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Ivan III (or Ivan the Great) was the son of Grand Prince Vasily II of Russia. He came to the throne on his father's death in 1462, though he had been working with his blind father for several years. Ivan's major achievement was to change Russia from a group of cities ruled by princes only partly under the control of one Grand Prince, to a country under one ruler. He made Russia essentially equivalent to Muscovy, the lands ruled by the Prince of Moscow (and indeed the country was called Muscovy in many European languages until the early 1700s.) He also formalized the freedom of Russia from the Mongols who had first conquered it around 1240.

Ivan's ancestors had already much increased the size of Moscow's lands from about 600 square miles at the time of Ivan I to about 15,000 when Ivan III took office. But by purchase, conquest, or inheritance, Ivan acquired much more. Most famously, he conquered the semi-independent cities of Novgorod and Tver, who had turned to Lithuania as a source of military support, and deported their leading families to other parts of Russia. In 1493 Ivan adopted the title of "Sovereign of All Russia," and made it clear that he felt all areas formerly Russian in the period of rule from Kiev should become Russian again. Much of this land was Lithuanian- or Polish-controlled, and several times Ivan went to war and gained land in the southwest.

Ivan became Grand Prince without being confirmed by the Khan of the Mongols, and only irregularly sent them "gifts" instead of the regular tribute they had received in earlier times. In 1480, Ivan declared that Russia was no longer a vassal of the Khan, and Mongol troops were sent in, allied with King Casimir, who ruled both Poland and Lithuania. Ivan got the support of one of the rival Khans, Mengli-Geray, who had broken off from the main Mongol government. Mengli-Geray raided Poland-Lithuania and kept their troops from marching into Russia, while the Russian troops sent an attack to the Mongol capital of Sarai. On finding out their home base was threatened, the Mongol troops retreated from their incursion into Russia, and shortly thereafter their Khan was killed. After this, the authority of the Mongols in Russia was gone.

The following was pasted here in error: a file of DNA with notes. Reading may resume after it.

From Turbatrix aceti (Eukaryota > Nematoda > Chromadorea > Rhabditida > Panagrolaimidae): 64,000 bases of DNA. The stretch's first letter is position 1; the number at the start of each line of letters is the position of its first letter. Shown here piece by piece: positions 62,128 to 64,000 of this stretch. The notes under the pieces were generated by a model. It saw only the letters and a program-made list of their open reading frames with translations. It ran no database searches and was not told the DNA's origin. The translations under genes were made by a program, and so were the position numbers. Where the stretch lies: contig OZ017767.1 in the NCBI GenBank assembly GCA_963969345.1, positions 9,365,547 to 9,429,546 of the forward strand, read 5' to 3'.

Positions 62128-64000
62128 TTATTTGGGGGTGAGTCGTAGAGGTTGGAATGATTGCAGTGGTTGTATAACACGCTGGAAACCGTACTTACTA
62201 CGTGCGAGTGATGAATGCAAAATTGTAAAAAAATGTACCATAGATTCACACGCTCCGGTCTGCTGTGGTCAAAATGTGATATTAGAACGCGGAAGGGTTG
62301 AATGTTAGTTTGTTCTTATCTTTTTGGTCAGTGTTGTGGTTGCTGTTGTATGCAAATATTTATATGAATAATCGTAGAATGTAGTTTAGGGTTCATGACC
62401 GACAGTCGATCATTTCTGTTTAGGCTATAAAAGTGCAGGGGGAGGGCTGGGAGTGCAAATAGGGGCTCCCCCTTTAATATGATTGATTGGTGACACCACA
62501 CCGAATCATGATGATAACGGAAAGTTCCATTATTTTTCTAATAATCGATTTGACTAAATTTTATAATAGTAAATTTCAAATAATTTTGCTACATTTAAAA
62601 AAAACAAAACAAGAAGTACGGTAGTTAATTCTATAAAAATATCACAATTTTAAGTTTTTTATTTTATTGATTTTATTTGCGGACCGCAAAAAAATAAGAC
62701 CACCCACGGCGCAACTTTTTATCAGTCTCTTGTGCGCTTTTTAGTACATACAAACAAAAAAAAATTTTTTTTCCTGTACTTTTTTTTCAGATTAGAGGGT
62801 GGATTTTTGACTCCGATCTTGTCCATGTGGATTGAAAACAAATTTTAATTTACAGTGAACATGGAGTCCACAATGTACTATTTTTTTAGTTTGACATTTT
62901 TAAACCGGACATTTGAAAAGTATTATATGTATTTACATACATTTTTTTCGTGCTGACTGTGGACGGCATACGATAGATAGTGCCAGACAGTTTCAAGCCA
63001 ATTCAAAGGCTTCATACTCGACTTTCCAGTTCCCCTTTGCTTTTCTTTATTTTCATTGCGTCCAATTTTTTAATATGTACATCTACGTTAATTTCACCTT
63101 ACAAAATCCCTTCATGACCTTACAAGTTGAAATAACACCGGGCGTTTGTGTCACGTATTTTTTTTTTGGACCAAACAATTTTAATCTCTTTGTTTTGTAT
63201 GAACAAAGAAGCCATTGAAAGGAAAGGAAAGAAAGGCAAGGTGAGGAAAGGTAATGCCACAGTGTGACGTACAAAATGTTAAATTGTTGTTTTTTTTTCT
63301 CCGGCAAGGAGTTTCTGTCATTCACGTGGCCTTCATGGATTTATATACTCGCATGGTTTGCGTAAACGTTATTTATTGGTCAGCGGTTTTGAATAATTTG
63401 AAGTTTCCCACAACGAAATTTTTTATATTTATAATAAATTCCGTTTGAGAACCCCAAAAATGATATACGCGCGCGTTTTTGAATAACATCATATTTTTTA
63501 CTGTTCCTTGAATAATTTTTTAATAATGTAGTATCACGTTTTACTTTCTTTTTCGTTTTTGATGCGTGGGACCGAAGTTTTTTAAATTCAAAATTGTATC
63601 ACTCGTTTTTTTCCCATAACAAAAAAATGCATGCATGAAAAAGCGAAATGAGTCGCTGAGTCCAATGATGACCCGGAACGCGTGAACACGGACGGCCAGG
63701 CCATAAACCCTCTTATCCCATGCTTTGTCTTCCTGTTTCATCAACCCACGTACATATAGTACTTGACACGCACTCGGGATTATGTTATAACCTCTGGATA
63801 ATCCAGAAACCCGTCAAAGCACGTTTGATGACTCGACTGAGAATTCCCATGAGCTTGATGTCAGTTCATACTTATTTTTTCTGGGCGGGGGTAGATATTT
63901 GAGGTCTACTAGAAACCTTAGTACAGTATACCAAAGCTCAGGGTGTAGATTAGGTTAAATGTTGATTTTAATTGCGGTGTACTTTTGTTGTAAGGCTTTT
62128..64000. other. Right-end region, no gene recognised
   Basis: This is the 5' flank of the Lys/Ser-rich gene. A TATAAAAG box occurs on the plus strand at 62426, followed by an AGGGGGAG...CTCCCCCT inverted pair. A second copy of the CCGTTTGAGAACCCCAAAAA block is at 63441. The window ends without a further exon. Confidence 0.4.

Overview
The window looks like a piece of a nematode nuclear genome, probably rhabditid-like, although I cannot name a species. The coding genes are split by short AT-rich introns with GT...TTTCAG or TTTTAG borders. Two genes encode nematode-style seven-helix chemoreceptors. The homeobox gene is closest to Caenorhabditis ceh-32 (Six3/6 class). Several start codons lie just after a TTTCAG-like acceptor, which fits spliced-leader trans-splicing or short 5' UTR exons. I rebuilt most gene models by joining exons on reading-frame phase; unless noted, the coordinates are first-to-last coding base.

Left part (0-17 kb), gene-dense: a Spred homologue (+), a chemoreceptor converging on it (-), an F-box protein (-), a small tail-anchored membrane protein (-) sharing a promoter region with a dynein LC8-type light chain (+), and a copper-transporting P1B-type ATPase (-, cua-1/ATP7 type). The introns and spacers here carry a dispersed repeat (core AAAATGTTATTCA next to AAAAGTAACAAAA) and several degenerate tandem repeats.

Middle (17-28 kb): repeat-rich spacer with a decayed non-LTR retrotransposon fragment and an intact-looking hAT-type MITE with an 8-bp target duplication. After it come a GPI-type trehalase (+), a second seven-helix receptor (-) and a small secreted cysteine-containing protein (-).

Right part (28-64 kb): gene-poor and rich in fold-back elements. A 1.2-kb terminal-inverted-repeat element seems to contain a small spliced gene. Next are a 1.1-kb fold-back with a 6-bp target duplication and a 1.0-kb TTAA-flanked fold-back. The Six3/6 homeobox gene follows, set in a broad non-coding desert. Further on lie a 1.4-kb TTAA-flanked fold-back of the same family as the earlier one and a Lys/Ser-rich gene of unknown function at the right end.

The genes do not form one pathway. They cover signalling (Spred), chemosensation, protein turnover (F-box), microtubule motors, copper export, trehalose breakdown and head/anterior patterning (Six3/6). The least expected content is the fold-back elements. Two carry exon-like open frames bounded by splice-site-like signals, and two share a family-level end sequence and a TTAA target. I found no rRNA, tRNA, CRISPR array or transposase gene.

In 1472, Ivan married a Byzantine princess, Sophia. Constantinople had already been conquered by the Ottoman Turks, and this marriage was used as a symbol of Moscow becoming the successor of Constantinople as a religious and cultural center. Ivan added the Byanzantine two-headed eagle to his coat of arms, and the Russian Orthodox Church leaders considered Moscow to be the Third Rome, the center of Christanity to follow Rome and Constantinople. Ivan made much more contact with the rest of Europe than Russians had done in a long time, and made several diplomatic alliances, but kept his independence. The Holy Roman Emperor offered him a crown as King rather than Grand Prince, he refused to let someone else appoint him as ruler of his own land, and himself took the title of "Tsar" (derived from "Caesar" and therefore higher than just "king"). Western suggestions for the reuniting of the Roman Catholic Church and the Orthodox Church were also turned down.

In 1497 Ivan had the laws of Moscow written down in one place for the first time. He also restricted the rights of serfs, allowing them to change the location they lived in only once a year on a certain feast day. Around this time, he also had some fights with his wife and son Vasily, so that he almost proclaimed his grandson Dmitry as heir, but after about a year he was reconciled with Sophia and left Vasily as the successor. Ivan died in 1505 and Vasily III became Tsar.

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